The Aptian is an age in the geologic timescale or a stage in the stratigraphic column. It is a subdivision of the Early or Lower Cretaceous epoch or series and encompasses the time from 125.0 ± 1.0 Ma to 113.0 ± 1.0 Ma (million years ago), approximately. The Aptian succeeds the Barremian and precedes the Albian, all part of the Lower/Early Cretaceous.The Aptian partly overlaps the upper part of the regionally used (in Western Europe) stage Urgonian.

The Selli Event, also known as OAE1a, was one of two oceanic Anoxic events in the Cretaceous period, which occurred around 120 Ma and lasted approximately 1 to 1.3 million years. The Aptian extinction was a minor extinction event hypothesized to have occurred around 116 to 117 Ma.


The Barremian is an age in the geologic timescale (or a chronostratigraphic stage) between 129.4 ± 1.5 Ma (million years ago) and 125.0 ± 1.0 Ma). It is a subdivision of the Early Cretaceous epoch (or Lower Cretaceous series). It is preceded by the Hauterivian and followed by the Aptian stage.


Caudipteryx (which means "tail feather") is a genus of peacock-sized theropod dinosaurs that lived in the Aptian age of the early Cretaceous Period (about 124.6 million years ago). They were feathered and remarkably birdlike in their overall appearance.

Two species have been described; C. zoui (the type species), in 1998, and C. dongi, in 2000.Caudipteryx fossils were first discovered in the Yixian Formation of the Sihetun area of Liaoning Province, northeastern China in 1997.

Dino Dan

Dino Dan is a Canadian television series that was created and is directed by J. J. Johnson. The series premiered on TVOKids in Canada on January 4, 2010 and on Nick Jr. in the United States on October 17, 2010. The series also airs on Access, Knowledge Network, and SCN. It is produced by Sinking Ship Entertainment, in association with TVOKids, Access, Knowledge Network, and SCN. A third season of the series, Dino Dana, premiered on Amazon Prime on May 26, 2017. The show premiered on Universal Kids on October 6, 2018, three years after Nick Jr.'s rights to the series expired.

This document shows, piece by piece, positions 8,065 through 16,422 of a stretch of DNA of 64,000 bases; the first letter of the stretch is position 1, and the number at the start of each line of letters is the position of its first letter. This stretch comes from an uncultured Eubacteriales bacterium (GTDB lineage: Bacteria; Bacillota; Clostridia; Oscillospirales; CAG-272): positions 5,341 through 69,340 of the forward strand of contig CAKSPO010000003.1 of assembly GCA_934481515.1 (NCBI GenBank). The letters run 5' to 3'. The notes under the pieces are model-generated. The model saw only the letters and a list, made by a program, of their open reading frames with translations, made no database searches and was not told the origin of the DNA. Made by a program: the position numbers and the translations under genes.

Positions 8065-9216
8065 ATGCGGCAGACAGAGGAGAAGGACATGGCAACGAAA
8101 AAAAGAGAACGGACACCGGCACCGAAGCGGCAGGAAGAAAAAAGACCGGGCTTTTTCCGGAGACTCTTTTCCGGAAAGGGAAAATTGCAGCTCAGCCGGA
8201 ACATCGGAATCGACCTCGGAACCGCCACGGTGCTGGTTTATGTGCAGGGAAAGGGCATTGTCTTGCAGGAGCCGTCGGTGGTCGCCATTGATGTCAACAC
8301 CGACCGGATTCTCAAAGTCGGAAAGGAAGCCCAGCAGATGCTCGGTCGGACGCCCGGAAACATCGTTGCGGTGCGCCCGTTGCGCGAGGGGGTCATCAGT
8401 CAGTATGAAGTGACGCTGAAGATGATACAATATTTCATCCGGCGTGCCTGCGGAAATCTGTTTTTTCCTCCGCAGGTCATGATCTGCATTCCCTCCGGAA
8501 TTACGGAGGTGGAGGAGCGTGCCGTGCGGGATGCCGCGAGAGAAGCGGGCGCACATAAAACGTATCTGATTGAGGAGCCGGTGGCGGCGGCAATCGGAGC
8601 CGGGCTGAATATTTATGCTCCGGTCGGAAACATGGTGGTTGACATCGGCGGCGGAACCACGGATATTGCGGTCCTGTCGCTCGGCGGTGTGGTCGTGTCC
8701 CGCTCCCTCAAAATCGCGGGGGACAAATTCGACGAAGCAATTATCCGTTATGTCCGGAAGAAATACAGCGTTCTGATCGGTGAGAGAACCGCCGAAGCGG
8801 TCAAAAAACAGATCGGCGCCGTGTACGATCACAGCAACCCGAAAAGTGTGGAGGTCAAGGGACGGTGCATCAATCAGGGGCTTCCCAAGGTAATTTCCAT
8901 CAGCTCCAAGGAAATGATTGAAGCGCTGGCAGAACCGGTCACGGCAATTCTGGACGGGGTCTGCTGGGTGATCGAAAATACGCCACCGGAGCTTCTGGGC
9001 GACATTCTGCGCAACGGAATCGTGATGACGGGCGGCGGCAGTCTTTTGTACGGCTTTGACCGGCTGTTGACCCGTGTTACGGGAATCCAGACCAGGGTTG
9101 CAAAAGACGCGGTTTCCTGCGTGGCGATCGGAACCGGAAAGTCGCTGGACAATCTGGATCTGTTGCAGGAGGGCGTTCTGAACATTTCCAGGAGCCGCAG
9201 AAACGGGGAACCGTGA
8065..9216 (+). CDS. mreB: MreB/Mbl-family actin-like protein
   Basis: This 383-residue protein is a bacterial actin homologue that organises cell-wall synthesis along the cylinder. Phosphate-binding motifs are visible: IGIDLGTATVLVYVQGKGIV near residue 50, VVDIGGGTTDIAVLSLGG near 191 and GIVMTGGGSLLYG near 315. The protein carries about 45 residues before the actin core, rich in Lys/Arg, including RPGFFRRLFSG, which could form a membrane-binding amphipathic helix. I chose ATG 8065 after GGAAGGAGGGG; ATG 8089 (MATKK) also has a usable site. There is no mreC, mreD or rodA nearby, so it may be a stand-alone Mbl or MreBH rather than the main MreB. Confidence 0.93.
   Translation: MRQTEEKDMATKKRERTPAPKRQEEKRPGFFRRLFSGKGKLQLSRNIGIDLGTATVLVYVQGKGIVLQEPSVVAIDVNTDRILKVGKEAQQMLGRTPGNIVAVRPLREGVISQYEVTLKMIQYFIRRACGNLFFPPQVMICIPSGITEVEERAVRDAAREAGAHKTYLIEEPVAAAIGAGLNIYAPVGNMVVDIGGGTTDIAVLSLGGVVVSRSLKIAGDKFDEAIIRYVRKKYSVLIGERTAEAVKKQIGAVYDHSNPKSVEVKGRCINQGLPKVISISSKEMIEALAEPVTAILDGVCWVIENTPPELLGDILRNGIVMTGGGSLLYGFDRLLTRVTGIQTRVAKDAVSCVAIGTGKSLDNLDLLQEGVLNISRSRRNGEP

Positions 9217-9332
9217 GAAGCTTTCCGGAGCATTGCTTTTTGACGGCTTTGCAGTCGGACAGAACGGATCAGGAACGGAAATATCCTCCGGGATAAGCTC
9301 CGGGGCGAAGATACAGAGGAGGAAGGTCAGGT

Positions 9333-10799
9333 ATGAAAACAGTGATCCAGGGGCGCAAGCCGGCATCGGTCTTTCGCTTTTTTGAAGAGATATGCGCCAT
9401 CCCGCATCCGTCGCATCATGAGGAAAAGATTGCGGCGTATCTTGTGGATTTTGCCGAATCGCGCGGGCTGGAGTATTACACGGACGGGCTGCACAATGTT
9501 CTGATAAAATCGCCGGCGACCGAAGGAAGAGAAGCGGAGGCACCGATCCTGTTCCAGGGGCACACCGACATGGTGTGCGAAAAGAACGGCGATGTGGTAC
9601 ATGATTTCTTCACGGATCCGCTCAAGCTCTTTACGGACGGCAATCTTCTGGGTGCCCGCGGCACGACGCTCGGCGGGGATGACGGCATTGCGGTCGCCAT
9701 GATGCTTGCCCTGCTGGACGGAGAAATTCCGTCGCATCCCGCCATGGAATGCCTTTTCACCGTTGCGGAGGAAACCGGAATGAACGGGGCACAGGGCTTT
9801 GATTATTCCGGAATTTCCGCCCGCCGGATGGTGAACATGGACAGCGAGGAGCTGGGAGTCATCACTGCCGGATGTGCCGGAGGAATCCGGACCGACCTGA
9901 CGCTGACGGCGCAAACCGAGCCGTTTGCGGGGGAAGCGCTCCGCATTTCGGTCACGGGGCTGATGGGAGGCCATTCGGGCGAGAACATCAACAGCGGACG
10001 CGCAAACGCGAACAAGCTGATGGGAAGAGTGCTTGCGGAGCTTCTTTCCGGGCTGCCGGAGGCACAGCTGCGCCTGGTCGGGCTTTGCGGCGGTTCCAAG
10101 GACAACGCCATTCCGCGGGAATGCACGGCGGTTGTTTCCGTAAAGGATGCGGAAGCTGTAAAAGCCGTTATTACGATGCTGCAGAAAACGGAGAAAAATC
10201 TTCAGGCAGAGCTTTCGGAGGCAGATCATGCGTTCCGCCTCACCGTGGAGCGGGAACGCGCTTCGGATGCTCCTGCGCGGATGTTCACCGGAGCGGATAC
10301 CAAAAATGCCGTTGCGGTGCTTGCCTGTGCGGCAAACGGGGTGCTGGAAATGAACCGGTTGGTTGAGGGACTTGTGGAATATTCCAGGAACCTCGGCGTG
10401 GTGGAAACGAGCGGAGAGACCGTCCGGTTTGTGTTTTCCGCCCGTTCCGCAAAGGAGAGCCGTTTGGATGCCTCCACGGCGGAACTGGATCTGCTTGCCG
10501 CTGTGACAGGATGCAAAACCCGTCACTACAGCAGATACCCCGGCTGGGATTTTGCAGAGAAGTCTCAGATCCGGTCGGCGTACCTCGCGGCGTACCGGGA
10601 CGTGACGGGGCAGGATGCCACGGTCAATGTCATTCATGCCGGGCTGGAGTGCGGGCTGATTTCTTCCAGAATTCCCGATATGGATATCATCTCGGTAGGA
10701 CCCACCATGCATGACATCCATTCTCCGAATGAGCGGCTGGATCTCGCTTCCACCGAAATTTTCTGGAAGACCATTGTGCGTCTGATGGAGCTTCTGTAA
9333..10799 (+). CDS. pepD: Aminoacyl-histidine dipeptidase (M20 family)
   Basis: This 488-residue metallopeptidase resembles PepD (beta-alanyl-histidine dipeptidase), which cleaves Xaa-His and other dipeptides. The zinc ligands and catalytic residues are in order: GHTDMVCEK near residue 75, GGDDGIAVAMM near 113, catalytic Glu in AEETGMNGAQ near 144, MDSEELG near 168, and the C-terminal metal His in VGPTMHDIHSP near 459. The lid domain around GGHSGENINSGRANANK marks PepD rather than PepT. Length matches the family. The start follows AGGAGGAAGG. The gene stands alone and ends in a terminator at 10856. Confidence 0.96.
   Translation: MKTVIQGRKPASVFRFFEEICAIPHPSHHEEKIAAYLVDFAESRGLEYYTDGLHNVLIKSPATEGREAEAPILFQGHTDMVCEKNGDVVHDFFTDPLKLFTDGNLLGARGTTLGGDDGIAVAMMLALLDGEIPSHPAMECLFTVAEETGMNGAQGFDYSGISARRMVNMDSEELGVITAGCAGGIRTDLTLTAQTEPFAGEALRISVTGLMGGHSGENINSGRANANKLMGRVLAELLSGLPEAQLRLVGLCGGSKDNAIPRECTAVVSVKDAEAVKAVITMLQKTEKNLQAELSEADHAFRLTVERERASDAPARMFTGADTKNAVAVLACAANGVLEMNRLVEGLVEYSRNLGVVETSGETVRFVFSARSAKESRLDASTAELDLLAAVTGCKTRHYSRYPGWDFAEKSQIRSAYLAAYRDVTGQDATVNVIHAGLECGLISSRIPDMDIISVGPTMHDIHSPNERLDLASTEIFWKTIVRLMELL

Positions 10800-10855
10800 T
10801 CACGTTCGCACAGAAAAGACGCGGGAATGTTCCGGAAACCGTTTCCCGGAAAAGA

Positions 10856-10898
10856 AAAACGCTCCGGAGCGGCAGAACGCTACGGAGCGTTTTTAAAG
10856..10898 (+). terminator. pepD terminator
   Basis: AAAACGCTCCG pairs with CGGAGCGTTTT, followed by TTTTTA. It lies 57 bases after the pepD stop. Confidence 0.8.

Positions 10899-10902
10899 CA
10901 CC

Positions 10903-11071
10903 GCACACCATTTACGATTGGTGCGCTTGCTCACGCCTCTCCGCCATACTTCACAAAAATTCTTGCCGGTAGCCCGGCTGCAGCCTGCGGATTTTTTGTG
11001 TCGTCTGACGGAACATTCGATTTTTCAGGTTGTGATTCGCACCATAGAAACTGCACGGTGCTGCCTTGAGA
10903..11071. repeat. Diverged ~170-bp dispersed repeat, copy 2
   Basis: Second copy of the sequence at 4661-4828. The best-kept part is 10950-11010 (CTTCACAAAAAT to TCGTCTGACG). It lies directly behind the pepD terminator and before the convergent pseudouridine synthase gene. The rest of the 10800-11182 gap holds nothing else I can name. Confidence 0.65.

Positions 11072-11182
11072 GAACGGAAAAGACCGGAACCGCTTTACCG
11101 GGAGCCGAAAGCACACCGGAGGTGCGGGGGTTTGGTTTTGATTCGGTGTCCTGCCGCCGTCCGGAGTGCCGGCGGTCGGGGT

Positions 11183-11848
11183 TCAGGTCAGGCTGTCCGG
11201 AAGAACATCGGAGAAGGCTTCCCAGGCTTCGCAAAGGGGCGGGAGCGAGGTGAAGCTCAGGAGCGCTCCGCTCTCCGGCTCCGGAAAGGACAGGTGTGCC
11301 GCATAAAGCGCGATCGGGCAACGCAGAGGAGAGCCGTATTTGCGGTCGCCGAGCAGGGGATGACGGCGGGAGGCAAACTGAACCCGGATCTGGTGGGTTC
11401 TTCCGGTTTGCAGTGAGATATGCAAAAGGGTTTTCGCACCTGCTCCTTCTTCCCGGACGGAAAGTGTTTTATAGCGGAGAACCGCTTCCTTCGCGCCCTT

Gigantoraptor is a genus of giant oviraptorosaurian theropod dinosaur.


Jeholornis (meaning "Jehol bird") is a genus of avialans that lived between approximately 122 and 120 million years ago during the early Cretaceous Period in China. Fossil Jeholornis were first discovered in the Jiufotang Formation in Hebei Province, China (in what was previously Rehe Province, also known as Jehol—hence the name) and additional specimens have been found in the older Yixian Formation.Jeholornis had long tails and few small teeth, and were approximately the size of turkeys, making them among the largest avialans known until the Late Cretaceous. Their diet included seeds of cycads, Ginkgo or similar plants.

List of Asian dinosaurs

This is a list of dinosaurs whose remains have been recovered from Asia excluding the Indian Subcontinent, which was part of a separate landmass for much of the Mesozoic. This list does not include dinosaurs that live or lived after the Mesozoic age such as birds.

List of Dino Dan episodes

Dino Dan is a Canadian television series that was created and is directed by J. J. Johnson. The series premiered on TVOKids in Canada on January 4, 2010 and on Nick Jr. in the United States on October 17, 2010. A third season of the series, Dino Dana, has been aired on TVOKids in Canada and instead of being aired on Nick Jr. in the United States, it is streamed on in the United States.

List of Prehistoric Park episodes

The following is a list of episodes of Prehistoric Park.

List of creatures by Impossible Pictures

The following is a complete list of prehistoric creatures from the universe of the Walking with... series documentary, science fiction and fantasy television programmes, companion books and also any spin-off merchandise. Most of the shows produced by Impossible Pictures with BBC Worldwide and Discovery Channel in association with ProSieben and France 3 and created by Tim Haines and Jasper James. They used visual effects teams such as Framestore, The Mill and Jellyfish Pictures to bring back extinct creatures to life.

List of dinosaur genera

This list of dinosaurs is a comprehensive listing of all genera that have ever been included in the superorder Dinosauria, excluding class Aves (birds, both living and those known only from fossils) and purely vernacular terms.

The list includes all commonly accepted genera, but also genera that are now considered invalid, doubtful (nomen dubium), or were not formally published (nomen nudum), as well as junior synonyms of more established names, and genera that are no longer considered dinosaurs. Many listed names have been reclassified as everything from birds to crocodilians to petrified wood. The list contains 1559 names, of which approximately 1192 are considered either valid dinosaur genera or nomina dubia.